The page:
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Vega-Colon v. Wyeth Pharmaceuticals, 1st Cir., No. 09-1861, October 28, 2010.

Articles Discussing Case:

USERRA Coverage May Be Triggered Prior to Formal Military Orders

Ogletree Deakins • November 10, 2010
The Uniformed Services Employment and Reemployment Rights Act of 1994 (USERRA) was enacted to encourage non-career military service and to prevent discrimination against military service members. An employer may not discriminate against any person because such person has “taken an action to enforce a protection” afforded under USERRA. Generally, protection begins when an employee is called to active duty or military training, and provides orders for such duty or training. However, the 1st U.S. Circuit Court of Appeals recently held that an employee’s announcement to his employer that he intended to return to active duty after remaining inactive for multiple years was sufficient to trigger protection under the USERRA.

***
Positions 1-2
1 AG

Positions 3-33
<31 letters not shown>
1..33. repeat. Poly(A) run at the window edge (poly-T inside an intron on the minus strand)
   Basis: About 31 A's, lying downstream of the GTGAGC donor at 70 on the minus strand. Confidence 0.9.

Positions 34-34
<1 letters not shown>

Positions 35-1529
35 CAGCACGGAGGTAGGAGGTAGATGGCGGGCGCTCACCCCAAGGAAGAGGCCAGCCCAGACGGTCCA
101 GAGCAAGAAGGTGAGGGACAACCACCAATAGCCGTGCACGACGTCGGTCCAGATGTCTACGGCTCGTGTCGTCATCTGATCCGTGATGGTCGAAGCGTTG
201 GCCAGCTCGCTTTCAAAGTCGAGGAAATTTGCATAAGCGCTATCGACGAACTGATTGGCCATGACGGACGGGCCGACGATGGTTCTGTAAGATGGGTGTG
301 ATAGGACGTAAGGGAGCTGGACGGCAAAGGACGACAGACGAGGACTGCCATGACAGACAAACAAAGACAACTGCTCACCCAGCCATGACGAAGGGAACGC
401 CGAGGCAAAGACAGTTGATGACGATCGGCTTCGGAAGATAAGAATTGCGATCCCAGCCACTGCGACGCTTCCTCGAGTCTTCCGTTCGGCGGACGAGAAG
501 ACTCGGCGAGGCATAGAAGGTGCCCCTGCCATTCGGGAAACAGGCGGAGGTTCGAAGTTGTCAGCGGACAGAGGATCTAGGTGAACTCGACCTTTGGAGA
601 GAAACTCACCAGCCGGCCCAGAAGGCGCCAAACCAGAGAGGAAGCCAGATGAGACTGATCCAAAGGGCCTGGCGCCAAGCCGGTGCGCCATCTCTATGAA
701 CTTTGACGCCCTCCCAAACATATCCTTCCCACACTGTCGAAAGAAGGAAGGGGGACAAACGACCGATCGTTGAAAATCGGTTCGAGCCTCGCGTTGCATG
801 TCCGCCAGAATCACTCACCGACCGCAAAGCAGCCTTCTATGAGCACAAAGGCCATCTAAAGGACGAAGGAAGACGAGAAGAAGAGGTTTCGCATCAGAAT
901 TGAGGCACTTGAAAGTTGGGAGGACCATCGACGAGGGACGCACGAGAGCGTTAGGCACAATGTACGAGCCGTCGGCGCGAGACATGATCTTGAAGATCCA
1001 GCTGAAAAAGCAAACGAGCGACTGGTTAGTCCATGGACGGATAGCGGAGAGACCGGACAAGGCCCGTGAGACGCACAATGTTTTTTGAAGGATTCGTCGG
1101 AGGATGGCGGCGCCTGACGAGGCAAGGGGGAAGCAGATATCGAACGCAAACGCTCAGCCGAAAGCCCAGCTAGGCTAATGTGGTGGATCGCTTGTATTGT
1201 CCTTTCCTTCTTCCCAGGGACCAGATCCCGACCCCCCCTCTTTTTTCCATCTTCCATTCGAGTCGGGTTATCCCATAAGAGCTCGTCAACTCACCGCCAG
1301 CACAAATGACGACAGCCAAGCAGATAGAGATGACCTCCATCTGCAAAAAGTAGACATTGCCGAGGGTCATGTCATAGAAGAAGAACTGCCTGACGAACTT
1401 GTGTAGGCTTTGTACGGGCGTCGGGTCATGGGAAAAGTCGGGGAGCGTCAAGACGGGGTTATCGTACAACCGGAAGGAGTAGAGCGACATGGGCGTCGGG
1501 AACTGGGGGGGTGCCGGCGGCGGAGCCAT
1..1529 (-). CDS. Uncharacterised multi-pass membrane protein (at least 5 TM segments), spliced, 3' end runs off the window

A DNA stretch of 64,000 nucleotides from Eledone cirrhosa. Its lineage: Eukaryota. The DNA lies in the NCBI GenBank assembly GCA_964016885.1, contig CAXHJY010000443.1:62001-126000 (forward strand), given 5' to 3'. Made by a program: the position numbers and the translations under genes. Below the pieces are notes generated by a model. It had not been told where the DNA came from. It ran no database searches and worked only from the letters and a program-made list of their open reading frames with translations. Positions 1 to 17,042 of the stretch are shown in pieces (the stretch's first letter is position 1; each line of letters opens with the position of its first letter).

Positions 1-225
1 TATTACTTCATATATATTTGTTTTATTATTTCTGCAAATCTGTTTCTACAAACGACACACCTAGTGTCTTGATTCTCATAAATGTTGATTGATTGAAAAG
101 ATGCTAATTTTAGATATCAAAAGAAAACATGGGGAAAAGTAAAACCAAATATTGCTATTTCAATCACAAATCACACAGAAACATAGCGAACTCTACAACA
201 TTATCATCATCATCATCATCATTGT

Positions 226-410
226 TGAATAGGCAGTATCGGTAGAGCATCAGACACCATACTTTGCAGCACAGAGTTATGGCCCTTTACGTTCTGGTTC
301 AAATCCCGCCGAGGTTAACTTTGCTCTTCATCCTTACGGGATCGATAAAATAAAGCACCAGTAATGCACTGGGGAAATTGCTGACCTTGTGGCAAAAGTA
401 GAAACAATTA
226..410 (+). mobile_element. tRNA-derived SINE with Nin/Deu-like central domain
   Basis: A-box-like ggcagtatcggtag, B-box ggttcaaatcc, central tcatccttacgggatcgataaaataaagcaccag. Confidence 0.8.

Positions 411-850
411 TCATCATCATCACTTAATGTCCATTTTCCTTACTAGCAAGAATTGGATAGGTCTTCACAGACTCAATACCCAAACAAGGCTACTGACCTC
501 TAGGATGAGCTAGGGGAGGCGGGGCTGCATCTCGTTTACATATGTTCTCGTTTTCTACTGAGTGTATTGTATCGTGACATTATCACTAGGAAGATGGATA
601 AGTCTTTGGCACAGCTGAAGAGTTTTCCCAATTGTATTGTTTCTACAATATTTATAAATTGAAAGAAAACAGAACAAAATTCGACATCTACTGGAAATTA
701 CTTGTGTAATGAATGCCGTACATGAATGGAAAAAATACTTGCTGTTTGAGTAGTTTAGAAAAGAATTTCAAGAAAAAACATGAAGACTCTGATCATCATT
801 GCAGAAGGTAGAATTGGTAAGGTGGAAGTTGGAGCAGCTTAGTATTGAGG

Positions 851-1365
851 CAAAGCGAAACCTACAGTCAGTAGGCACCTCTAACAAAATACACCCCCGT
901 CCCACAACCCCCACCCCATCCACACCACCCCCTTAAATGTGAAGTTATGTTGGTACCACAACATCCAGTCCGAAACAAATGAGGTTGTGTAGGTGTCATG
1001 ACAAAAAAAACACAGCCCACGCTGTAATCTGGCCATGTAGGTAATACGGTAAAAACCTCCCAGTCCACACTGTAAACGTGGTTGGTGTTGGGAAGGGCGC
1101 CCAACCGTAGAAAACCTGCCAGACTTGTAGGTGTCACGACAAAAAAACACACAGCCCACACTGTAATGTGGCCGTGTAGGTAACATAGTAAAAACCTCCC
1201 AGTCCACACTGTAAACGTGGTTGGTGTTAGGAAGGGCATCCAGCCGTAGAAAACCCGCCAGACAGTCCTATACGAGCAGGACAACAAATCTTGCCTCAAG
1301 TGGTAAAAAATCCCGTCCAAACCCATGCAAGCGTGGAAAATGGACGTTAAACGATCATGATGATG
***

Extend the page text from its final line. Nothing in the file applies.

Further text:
USERRA coverage may be triggered prior to formal military orders.

Ogletree Deakins • November 01, 2010
The Uniformed Services Employment and Reemployment Rights Act of 1994 (USERRA) was enacted to encourage non-career military service and to prevent discrimination against military service members. An employer may not discriminate against any person because such person has “taken an action to enforce a protection” afforded under USERRA. Generally, protection begins when an employee is called to active duty or military training, and provides orders for such duty or training. However, the 1st U.S. Circuit Court of Appeals recently held that an employee’s announcement to his employer that he intended to return to active duty after remaining inactive for multiple years was sufficient to trigger protection under the USERRA.